President Donald Trump speaks during a Cabinet meeting at the White House, March 8, 2018, in Washington, DC.


    President Donald Trump in a Thursday Cabinet meeting offered little clarity on his upcoming tariffs announcement and joked that his outgoing economic adviser Gary Cohn was a "globalist" who could one day return to the administration.

    The president said he’s going to be “very fair” and “very flexible” on tariffs and reiterated he wants a 25 percent tariff on imported steel and 10 percent on imported aluminum.

    But he then laid out a considerable amount of potential wiggle room for some countries.

    “I’ll have a right to go up or down depending on the country and I’ll have a right to drop out countries or add countries,” Trump said. “I just want fairness, because we have not been treated fairly by other countries.”

    The administration had already said Wednesday evening that Canada and Mexico would be initially exempted in whatever tariffs the president announces, although Trump said that could change depending on the results of negotiations over the North American Free Trade Agreement, or NAFTA.

    In a tweet earlier this morning, Trump said the U.S. must show quote "great flexibility and cooperation toward those that are real friends and treat us fairly on both trade and the military."

    During the president's remarks on 'flexibility,' Secretary of Defense Jim Mattis and Secretary of Commerce Wilbur Ross clinked their water glasses. The two had been on opposite sides of this tariff fight – Mattis pushing for exemptions for national security while Ross has backed the tariffs, dismissing talk of retaliation by allies and the potential for lost jobs.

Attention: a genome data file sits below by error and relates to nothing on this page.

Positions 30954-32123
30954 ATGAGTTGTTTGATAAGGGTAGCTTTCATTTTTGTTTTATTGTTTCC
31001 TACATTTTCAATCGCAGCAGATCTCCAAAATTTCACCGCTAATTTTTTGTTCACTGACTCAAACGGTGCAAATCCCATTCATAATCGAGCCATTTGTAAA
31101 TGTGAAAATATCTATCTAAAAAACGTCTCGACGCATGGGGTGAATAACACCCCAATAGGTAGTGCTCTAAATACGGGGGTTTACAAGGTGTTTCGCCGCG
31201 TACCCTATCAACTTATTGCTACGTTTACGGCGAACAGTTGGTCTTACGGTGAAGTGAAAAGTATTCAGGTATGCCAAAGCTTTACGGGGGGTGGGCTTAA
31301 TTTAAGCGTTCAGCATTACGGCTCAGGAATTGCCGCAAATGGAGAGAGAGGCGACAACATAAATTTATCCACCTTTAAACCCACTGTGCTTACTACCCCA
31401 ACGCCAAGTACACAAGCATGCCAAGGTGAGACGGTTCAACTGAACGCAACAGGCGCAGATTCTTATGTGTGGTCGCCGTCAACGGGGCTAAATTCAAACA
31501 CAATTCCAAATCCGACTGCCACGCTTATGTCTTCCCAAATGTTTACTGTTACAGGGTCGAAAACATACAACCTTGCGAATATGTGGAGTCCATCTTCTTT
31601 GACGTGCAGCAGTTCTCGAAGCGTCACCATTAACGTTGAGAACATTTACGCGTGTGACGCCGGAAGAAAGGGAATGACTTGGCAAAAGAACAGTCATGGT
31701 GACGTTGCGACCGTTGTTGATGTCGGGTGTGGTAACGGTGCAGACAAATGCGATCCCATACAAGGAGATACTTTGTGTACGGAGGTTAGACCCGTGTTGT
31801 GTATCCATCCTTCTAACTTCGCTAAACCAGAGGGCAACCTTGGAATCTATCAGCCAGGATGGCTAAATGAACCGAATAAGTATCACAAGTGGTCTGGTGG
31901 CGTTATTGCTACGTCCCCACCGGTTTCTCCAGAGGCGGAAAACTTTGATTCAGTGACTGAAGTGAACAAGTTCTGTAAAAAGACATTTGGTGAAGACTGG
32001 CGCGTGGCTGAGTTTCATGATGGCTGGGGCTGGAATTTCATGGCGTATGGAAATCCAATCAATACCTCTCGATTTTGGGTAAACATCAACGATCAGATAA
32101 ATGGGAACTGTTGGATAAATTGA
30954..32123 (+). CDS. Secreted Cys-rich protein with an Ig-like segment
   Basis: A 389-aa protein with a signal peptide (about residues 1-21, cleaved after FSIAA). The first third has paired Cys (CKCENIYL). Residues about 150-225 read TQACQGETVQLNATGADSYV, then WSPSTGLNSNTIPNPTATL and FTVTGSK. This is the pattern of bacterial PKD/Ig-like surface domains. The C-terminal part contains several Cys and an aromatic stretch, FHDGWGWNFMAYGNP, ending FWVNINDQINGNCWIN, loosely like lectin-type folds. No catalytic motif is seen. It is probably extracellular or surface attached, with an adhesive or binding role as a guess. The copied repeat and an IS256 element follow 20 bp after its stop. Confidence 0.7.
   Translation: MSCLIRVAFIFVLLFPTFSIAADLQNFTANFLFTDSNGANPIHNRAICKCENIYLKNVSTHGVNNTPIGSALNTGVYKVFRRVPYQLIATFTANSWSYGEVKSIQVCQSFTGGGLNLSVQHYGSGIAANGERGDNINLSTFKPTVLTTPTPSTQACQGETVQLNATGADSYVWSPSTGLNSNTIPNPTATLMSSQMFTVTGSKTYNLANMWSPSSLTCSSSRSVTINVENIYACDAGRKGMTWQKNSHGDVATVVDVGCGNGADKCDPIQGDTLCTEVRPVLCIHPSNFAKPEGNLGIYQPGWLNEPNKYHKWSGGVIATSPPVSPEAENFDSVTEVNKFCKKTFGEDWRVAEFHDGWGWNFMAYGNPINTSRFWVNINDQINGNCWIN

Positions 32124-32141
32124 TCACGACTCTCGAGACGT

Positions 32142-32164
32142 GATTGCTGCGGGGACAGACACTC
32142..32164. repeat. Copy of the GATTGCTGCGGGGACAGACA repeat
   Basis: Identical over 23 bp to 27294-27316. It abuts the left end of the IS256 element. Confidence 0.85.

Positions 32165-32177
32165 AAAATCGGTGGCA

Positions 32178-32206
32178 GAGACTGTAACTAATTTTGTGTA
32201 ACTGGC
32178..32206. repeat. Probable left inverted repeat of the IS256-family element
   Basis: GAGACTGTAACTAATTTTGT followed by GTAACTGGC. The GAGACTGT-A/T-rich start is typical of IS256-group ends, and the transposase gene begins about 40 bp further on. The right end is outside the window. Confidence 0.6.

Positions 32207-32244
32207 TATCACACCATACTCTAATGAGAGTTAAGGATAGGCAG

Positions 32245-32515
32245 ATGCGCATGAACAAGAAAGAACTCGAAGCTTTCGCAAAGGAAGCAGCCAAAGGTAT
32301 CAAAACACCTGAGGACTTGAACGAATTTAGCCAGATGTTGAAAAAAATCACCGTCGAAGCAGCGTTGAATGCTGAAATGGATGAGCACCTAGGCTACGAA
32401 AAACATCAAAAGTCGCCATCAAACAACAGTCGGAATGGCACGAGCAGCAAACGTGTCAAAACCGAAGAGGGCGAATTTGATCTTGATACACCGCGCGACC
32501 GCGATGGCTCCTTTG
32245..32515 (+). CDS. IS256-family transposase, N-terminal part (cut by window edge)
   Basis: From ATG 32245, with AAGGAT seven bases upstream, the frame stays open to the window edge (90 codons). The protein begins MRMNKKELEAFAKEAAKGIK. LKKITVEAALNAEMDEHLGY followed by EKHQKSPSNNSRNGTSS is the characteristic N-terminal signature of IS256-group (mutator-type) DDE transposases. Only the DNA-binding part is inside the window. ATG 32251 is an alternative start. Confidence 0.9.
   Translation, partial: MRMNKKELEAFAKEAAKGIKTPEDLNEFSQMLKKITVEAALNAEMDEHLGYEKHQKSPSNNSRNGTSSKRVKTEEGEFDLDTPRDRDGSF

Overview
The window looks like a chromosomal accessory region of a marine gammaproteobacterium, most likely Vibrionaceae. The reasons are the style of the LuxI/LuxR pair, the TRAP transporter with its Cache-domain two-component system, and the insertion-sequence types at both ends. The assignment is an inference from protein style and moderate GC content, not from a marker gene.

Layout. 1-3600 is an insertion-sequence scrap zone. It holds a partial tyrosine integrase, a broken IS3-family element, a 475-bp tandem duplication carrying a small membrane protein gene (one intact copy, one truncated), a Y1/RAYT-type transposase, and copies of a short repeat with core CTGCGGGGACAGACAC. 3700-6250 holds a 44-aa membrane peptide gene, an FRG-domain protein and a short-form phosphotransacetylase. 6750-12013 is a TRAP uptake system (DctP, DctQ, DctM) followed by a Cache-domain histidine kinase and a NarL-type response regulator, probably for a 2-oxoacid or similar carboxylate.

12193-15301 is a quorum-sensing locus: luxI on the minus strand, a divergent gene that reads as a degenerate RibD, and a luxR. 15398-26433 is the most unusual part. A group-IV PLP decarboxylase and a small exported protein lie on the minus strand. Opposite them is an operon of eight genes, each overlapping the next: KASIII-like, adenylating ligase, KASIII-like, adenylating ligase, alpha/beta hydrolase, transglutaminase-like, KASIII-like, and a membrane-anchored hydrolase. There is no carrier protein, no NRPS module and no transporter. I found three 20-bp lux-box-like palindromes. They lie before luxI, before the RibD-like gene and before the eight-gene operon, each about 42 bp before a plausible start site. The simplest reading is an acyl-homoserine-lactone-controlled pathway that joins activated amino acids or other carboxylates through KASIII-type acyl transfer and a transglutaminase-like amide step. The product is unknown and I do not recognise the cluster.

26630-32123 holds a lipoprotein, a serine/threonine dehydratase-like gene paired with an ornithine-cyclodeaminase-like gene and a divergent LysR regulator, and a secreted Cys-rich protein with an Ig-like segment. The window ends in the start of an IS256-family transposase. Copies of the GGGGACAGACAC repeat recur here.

Trump also used the meeting as a farewell to Cohn, who announced his plans to resign this past Tuesday after failing to convince the president not to implement tariffs.

    "He may be a globalist, but I still like him," the president said of Cohn, who was seated just behind him.
    The president also teased a potential revolving door return in Cohn's future.

    "He's going to go out and make another of couple hundred million, and then he's going to maybe come back," Trump said, though he added he didn't expect Cohn to return to his same position considering the tariffs fight.

    http://abcnews.go.com/Politics/trump...ry?id=53612781



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    Senior Member Beezer's Avatar
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    If these countries do NOT want tariffs imposed on THEM...then they can DROP their tariffs THEY impose on us!
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  4. #4
    Senior Member Judy's Avatar
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    US still needs the tariffs until trade is balanced.